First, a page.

NICOLE ISRAEL, a 4L evening student at New York Law School, is student editor of Student Lawyer .
Isvari Mohan’s list of accomplishments is enviable: a political science degree from UC Berkley; internship opportunities at CERN, the European Organization for European Nuclear Research, Fermilab, and the Center for Study of Science, Technology and Policy in Bengaluru; an astrophysics research opportunity at Lawrence Berkeley National Laboratory under Nobel Prize laureate Saul Perlmutter. The list does not end there. She just signed on with The Washington Times to write her own column, “The Muse on the News,” and published her first book called, The Eyes of Mikra. Now this Georgetown University Law Center 1L is studying in the highly selective Georgetown Global Law Scholars (GLS) program . . . all at 18 years old.
“I got interested in international law because I got tired of waiting for people to realize that we’re ruining the world mostly because of collective action problems. International law is our way of trying to solve that.”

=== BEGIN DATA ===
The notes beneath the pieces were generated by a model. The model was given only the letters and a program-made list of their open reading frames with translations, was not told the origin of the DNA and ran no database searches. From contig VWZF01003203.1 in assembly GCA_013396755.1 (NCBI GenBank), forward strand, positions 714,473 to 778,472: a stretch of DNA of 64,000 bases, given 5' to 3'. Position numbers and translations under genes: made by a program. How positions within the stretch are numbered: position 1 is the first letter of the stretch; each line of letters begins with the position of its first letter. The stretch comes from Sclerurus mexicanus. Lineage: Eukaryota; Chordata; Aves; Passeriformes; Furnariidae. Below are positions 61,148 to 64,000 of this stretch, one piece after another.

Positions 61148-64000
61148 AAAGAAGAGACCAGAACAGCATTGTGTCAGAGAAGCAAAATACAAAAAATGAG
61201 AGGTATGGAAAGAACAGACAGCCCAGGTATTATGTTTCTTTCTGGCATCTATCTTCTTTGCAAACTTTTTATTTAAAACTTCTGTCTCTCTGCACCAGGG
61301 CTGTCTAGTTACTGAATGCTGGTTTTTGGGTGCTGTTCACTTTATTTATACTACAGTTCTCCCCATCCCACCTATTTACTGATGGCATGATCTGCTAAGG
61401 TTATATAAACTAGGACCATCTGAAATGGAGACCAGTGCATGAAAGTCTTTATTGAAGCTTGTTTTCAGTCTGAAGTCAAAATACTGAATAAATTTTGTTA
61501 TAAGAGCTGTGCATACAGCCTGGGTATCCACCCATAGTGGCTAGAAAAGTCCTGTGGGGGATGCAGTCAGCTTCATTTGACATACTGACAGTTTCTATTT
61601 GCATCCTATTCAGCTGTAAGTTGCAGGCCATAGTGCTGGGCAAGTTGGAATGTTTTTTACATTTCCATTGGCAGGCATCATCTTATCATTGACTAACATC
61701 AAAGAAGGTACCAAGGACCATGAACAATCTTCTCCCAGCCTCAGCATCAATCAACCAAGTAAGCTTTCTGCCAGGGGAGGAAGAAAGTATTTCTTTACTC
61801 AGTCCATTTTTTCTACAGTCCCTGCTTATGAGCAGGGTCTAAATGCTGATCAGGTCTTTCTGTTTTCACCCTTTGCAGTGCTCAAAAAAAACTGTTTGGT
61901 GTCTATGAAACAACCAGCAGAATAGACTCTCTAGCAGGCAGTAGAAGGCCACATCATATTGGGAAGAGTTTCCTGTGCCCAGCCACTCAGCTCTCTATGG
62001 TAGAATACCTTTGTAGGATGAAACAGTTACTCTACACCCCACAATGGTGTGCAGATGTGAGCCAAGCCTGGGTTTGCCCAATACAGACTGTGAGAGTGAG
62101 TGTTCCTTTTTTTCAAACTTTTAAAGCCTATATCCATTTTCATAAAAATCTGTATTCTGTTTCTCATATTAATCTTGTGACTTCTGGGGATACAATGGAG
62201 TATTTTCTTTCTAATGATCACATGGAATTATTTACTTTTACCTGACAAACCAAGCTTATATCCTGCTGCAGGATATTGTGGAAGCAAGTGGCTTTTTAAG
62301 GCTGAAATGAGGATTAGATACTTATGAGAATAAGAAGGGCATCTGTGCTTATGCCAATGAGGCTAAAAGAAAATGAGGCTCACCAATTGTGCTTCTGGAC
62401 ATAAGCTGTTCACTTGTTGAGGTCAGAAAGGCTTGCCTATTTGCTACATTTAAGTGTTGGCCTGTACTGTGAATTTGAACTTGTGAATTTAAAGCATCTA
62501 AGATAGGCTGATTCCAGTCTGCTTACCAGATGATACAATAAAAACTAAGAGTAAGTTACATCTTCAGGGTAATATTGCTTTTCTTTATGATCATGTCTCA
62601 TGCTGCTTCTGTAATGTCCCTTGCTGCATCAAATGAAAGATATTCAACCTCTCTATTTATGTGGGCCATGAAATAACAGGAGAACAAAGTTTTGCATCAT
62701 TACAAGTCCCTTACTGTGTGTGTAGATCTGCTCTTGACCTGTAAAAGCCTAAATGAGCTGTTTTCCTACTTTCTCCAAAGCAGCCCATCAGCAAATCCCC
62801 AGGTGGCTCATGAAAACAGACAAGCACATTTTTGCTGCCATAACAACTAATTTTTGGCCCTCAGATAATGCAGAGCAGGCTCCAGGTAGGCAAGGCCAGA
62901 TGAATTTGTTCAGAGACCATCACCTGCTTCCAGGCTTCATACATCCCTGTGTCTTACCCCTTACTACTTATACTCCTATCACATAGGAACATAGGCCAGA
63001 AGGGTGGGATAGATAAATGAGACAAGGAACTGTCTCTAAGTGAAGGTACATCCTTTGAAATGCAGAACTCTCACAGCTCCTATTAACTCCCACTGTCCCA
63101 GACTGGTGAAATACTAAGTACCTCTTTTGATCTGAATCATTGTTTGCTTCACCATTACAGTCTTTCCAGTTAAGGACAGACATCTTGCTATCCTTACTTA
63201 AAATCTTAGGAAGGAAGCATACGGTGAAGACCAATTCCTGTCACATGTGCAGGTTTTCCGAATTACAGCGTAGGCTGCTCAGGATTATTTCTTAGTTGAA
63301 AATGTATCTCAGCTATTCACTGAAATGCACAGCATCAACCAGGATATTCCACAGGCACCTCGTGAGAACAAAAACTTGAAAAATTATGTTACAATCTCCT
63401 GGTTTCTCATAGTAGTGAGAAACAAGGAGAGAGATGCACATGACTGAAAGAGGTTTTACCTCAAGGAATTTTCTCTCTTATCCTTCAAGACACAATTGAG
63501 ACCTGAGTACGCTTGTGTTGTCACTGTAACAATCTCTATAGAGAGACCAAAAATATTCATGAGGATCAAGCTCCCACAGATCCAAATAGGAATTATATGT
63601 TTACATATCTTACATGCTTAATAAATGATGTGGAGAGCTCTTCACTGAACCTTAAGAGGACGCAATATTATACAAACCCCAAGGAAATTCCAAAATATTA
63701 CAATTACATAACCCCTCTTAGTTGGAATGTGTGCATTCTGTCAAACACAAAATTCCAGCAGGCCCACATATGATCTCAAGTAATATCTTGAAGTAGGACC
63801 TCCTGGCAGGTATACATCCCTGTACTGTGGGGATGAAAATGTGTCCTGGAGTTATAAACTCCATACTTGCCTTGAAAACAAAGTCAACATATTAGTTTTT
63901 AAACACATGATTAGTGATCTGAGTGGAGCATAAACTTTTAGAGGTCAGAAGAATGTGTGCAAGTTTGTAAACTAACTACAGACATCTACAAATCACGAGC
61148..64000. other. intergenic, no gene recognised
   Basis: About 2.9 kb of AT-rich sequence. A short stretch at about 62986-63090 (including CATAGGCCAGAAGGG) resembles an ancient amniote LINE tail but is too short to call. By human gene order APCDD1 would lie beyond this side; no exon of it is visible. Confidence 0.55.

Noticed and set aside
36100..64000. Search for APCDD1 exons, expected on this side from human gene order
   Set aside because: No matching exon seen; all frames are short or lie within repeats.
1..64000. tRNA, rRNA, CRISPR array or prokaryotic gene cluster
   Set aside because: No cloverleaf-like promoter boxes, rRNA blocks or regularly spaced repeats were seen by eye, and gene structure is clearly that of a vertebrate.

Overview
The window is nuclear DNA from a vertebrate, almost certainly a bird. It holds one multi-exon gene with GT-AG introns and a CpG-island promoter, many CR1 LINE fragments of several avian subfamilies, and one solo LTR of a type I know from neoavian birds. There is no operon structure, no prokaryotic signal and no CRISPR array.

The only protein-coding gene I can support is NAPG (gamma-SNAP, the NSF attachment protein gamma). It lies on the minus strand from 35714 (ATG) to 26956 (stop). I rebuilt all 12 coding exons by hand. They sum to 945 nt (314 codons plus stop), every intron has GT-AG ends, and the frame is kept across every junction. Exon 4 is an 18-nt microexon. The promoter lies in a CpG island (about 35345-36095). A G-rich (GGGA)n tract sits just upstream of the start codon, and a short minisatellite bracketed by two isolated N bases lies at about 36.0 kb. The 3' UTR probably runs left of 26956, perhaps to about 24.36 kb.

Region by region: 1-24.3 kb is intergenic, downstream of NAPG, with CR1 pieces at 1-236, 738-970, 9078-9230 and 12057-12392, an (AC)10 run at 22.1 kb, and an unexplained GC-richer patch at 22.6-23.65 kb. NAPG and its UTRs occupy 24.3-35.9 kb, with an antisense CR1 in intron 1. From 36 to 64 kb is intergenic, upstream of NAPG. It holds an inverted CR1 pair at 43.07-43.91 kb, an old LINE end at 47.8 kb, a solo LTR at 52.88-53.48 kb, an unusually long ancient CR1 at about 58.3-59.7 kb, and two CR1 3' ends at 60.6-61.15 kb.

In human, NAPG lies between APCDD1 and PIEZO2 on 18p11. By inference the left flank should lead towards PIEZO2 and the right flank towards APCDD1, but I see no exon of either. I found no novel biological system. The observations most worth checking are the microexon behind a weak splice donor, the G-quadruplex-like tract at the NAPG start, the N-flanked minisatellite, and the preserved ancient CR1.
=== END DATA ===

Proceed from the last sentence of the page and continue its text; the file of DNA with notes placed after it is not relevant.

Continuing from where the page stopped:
Georgetown’s GLS program prepares law students for an international or transnational practice that involves more than one legal system. The program’s goal is to combine language skills and cultural familiarity with rigorous legal training to cultivate critical skills needed to practice in the global legal environment of the 21st century. Applicants must demonstrate proficiency in a second language as well as English. Mohan can speak six languages: English, Kannada, French, Hindi, Spanish, and German. As Mohan embarks on her law studies, her aspirations are coming into focus.
“I was that kid in high school who refused to be on Model UN because I could spend that same time actually helping people now,” Mohan said, “Meaningful change usually involves positions of power, so I want to run for office someday. I believe that law school will be extremely helpful in sharpening my mind and fine-tuning my argumentative skills, thus helping me to achieve my goal.”
GLS students receive specialized attention from program directors as well as access to social and academic functions that are open only to students in the GLS program. Students work closely to create their own curriculum of international and comparative law courses within Georgetown’s JD program. The program also strongly encourages scholars to study abroad or, alternately, work in selected law clinics to gain practical experience in these fields. Mohan said she knows the approach she needs to follow in order to accomplish her ambitious goals.
“I’m a firm believer that everyone has inertia. If you get going, you keep going. If you’re standing still, you stand still,” she said. “I’m super, super type A. When I succeed at something or fail, I immediately put it in to my archives box and move on to the next thing I have to accomplish.”
Vol. 43 No. 8